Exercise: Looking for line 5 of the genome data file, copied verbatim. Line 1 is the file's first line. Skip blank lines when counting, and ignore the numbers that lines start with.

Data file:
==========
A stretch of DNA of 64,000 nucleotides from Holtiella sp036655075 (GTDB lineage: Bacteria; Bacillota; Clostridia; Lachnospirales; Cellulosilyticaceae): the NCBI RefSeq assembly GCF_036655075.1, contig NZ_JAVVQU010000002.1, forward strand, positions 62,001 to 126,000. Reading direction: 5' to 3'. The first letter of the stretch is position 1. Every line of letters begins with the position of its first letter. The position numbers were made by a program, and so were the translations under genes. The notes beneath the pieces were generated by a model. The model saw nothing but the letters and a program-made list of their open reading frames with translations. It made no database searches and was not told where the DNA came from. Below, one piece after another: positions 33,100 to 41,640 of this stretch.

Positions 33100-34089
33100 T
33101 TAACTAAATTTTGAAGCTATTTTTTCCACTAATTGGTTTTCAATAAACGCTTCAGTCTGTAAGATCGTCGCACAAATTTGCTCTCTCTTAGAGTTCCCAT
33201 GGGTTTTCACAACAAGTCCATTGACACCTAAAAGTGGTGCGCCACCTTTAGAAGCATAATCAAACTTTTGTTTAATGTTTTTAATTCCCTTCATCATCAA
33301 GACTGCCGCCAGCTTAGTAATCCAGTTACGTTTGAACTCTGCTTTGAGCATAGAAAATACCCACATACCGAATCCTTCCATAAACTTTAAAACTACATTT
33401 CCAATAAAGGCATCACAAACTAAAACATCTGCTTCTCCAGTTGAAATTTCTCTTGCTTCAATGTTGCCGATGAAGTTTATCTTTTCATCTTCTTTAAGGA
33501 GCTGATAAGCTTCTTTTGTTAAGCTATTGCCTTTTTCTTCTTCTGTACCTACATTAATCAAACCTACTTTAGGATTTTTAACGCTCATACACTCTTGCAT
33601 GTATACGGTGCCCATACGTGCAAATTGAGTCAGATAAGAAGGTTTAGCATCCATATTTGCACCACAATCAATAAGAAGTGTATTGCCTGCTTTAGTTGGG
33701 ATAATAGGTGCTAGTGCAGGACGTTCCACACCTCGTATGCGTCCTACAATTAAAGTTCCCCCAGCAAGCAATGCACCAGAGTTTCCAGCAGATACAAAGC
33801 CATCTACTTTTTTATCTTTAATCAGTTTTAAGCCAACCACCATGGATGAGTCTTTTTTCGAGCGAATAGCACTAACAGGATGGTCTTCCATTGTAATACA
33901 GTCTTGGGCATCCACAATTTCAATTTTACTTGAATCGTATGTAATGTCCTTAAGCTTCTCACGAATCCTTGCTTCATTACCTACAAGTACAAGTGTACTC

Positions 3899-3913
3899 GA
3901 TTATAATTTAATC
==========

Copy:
33201 GGGTTTTCACAACAAGTCCATTGACACCTAAAAGTGGTGCGCCACCTTTAGAAGCATAATCAAACTTTTGTTTAATGTTTTTAATTCCCTTCATCATCAA